At first, Li was flummoxed. Then, he says, he realized that deserts are "like a dry ocean."
The pH of oceans is falling gradually as they absorb CO2, forming carbonic acid. "I thought, 'Why wouldn't this also happen in the soil?' " Whereas the ocean has a single surface for gas exchange, Li says, soil is a porous medium with a huge reactive surface area. One question, Tans notes, is why the desert soils would remain alkaline as they absorb CO2. Li suggests that ongoing salinization drives pH in the opposite direction, allowing for continual CO2 absorption. But where the carbon goes--whether it is stowed largely as calcium carbonate or other salts--is unknown, Li says.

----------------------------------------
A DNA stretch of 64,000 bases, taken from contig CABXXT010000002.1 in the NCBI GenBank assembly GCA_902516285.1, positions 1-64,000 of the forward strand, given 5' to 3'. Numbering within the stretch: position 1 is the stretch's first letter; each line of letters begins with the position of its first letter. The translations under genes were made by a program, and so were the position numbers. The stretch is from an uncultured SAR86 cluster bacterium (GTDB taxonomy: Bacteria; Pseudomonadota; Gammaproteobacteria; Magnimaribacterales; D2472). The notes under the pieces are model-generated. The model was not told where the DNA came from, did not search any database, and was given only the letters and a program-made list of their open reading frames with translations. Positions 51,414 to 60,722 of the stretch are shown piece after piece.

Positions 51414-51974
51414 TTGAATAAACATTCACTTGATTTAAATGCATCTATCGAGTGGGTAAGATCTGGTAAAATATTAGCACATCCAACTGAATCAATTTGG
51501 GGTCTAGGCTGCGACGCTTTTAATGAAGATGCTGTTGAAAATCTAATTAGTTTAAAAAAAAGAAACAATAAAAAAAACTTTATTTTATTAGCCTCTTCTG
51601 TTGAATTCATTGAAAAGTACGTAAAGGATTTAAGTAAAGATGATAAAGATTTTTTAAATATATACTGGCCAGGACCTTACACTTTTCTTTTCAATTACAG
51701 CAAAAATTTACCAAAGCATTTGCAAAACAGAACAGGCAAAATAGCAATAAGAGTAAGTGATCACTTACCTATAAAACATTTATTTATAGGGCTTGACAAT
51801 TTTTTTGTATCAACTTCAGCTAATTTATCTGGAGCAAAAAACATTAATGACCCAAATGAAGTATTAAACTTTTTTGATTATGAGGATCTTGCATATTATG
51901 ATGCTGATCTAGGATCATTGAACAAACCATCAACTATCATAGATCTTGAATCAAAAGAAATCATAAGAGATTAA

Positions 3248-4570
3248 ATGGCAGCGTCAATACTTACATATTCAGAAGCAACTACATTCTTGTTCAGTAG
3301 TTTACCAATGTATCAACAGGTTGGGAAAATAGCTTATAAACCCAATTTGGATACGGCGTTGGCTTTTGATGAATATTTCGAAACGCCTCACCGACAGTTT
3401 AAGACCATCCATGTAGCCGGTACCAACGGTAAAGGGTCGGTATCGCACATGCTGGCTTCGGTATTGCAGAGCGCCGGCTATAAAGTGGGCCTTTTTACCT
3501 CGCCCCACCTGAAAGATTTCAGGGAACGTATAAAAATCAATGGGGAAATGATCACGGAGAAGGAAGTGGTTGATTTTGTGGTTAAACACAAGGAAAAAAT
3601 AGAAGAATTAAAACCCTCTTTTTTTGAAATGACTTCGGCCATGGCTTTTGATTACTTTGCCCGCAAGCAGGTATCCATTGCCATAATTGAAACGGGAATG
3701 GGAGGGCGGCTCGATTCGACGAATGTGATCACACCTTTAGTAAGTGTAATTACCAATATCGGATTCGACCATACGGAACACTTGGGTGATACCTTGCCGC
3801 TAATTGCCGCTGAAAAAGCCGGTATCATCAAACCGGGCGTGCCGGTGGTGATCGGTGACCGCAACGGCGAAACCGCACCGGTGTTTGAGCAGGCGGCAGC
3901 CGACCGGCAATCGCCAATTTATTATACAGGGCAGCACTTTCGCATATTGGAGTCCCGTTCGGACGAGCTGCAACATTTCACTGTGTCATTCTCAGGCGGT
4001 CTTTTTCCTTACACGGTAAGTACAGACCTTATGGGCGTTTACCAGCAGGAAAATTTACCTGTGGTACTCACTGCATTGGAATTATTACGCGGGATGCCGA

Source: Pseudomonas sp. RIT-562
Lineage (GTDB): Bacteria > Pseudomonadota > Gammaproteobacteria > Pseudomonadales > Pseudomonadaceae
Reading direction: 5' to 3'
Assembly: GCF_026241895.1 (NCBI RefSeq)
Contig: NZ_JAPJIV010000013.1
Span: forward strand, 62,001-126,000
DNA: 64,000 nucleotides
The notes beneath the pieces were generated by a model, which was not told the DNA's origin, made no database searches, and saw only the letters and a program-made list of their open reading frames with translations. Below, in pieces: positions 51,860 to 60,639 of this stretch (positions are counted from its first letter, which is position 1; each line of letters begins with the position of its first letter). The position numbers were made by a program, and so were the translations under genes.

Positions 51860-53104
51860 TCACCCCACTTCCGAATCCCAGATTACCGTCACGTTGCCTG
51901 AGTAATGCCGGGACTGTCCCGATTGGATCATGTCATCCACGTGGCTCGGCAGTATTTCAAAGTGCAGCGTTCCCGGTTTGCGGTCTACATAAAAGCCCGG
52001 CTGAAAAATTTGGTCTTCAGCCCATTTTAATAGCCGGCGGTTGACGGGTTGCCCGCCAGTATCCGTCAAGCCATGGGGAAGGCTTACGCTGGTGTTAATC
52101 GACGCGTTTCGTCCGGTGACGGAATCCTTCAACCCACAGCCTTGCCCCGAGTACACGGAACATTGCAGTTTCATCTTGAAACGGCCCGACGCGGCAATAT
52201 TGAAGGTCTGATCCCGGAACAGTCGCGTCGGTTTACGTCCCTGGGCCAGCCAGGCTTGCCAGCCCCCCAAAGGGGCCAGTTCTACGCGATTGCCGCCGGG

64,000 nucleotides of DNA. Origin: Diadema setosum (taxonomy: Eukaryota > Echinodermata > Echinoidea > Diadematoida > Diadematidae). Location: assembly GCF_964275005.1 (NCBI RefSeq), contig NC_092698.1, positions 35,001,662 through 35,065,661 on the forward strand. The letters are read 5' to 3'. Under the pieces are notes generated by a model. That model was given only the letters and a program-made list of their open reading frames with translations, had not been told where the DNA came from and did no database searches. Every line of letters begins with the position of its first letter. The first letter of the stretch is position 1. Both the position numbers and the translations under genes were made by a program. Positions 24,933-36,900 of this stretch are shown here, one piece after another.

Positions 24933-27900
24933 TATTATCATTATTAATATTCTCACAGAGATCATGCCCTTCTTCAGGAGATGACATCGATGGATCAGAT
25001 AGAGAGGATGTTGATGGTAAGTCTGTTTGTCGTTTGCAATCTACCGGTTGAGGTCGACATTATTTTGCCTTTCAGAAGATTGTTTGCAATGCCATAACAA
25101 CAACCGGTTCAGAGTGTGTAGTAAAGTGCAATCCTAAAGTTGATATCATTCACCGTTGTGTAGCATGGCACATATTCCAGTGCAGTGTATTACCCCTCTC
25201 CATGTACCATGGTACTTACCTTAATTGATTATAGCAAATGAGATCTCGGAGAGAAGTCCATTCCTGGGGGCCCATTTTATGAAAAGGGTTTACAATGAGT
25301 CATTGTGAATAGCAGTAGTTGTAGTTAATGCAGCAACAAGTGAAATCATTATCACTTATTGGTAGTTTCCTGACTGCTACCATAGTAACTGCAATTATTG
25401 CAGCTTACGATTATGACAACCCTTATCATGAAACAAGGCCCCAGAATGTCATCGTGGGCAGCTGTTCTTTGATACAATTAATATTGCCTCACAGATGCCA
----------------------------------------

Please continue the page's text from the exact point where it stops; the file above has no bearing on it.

Join us on our
Share this page with your friends
on your favorite social network: